Washington -- To those of us with a memory for American military action in the world the sudden and seemingly increate controversy over whether to rid Iraq of Saddam Hussein is another example of public persons frivoling with serious matters. Of course, after all the hand-wringing and strutting subsides, we are going to take out Saddam Hussein. He is a dangerous man whose treacherous ambitions have made the most dangerous place on earth -- the Middle East -- even more dangerous. For three or more memorable decades during the last half of the Twentieth Century the most dangerous place on earth was the geography near the Iron Curtain. American military might have saved Europe and much of the world from the domination of tyrants and the incineration of nuclear war. We had no other option but to resist the tyrants. We have no option now.
When we stood staunchly against Soviet might, "hawkish" America was the butt of ridicule. Poets and playwrights satirized our generals and our hard-line politicians. Their plays and films look foolish now that the Cold War has been concluded peacefully, the American policy of resistance having been vindicated. When we chose to resist the Soviets in 1947 they possessed the most powerful army on earth and the world's largest empire. Now we face roaming bands of suicidal terrorists and in a backward country a malevolent dictator, who is developing weapons that will be able to cause enormous suffering. Saddam will never have the Soviets' nuclear arsenal, but his arsenal of nuclear, biological, and chemical weapons would be a grave menace to the world. Moreover he is more apt to use it than the eminently more rational Soviets were to use theirs. It is only a matter of time before we do the rational thing and oust him.
Yet from nowhere the handwringers have emerged. I am not thinking of the anti-war elements on the left. They have been pretty much marginalized. Their instinctive anti-Americanism gives them away. Their record of false prophecies and of futile diplomatic panaceas has discredited them with the American people. But over the last two weeks we have seen the emergence of such handwringers as Brent Scowcroft, Congressman Dick Armey and in the media the New York Times and its confrères. In a refrain that we have heard before they depict those who would eliminate Saddam as cowboys and war hawks unmindful of coalition-building and the long-term consequences of toppling Saddam. They raise the specter of another Vietnamese quagmire.
The sudden controversy puts me in mind of the very same controversy that preceded our last attack on Iraq in 1991. In the most august circles of influence the handwringers were wailing. I well remember a CNN television show where I was surrounded by the likes of Al Hunt, Mark Shields, and Pat Buchanan, all prophesying endless war if we hit Saddam. Even Robert Novak seemed hesitant. My response then was the same as my response today, to wit: "If Saddam is so powerful how is it that Israel has remained in existence?" Why has Saddam not conquered the lands Alexander the Great took with an army on foot? I was never invited back on that television show and the false prophets of our doom have never acknowledged their error.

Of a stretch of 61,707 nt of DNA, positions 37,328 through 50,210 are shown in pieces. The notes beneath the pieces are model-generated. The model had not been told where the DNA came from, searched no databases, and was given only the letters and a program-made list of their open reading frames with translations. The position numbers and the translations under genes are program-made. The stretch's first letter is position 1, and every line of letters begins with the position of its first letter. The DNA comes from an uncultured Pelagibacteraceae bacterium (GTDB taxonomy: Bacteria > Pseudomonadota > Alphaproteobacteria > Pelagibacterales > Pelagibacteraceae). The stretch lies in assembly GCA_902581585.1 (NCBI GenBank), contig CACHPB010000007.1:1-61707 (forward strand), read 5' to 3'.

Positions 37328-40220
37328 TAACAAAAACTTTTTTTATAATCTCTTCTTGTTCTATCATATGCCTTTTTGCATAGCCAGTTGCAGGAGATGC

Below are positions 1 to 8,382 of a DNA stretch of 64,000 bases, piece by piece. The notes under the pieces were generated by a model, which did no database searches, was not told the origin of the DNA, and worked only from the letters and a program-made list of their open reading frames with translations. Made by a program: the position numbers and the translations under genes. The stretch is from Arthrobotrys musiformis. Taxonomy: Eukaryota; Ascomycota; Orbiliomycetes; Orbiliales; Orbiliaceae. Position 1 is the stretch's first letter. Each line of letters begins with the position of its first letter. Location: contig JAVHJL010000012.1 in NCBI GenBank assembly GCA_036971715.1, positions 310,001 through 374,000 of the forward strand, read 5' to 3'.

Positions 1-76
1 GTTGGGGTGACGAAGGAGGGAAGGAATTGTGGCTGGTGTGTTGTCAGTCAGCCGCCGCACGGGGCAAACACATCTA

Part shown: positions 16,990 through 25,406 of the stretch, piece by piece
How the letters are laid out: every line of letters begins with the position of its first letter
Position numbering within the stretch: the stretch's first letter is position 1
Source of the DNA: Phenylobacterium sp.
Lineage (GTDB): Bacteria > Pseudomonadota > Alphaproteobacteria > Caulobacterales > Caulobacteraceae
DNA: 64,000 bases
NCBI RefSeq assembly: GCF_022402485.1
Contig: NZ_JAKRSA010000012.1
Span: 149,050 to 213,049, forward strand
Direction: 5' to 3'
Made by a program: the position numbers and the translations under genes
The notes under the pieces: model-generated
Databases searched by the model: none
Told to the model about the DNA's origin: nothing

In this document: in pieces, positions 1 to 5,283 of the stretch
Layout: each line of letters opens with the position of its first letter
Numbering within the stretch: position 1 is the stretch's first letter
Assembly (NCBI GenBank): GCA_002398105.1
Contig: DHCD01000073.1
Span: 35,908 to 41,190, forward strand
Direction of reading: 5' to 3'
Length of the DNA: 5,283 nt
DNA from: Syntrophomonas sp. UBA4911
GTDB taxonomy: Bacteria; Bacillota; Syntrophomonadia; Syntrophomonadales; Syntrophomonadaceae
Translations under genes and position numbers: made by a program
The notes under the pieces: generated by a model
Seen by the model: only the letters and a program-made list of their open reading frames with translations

Today Saddam is vastly weaker than he was in the early 1990s. His appetite for weapons of mass destruction is as great as ever. And the Middle East is possibly even more incendiary than it was before our first attempts at "regime change." America is going to have to act. There is no doubt that we shall consult our allies. Nor is there any doubt that we shall demonstrate the prudence that we have customarily demonstrated when using our military might. The poets and the playwrights' satirization of "hawkish" America is precisely the opposite of the truth.
As I said at the beginning of this column there is something almost increate about the present controversy. For months there seemed to be unanimity about the need to remove Saddam. Nothing has changed. Yet, now, seemingly without cause, a posture is being struck by instant opponents of war such as the editors of the New York Times. The Times has even hazarded its own credibility by misidentifying Henry Kissinger as an opponent of the Bush policy, though Kissinger has written that there is "an imperative for preemptive action" in Iraq.
This controversy is not serious. It merely reflects the frivolity of some of the country's leading public persons. In the end they will quiet down, and after consultation the Administration will act for the straightforward reason House Majority Whip Tom DeLay intoned this week: "Defeating Saddam Hussein is a defining measure of whether we will wage the war on terrorism fully and effectively." After September 11 the majority of Americans understand that we have no alternative. Not even the Soviets gave us such exigent reason to stand firm.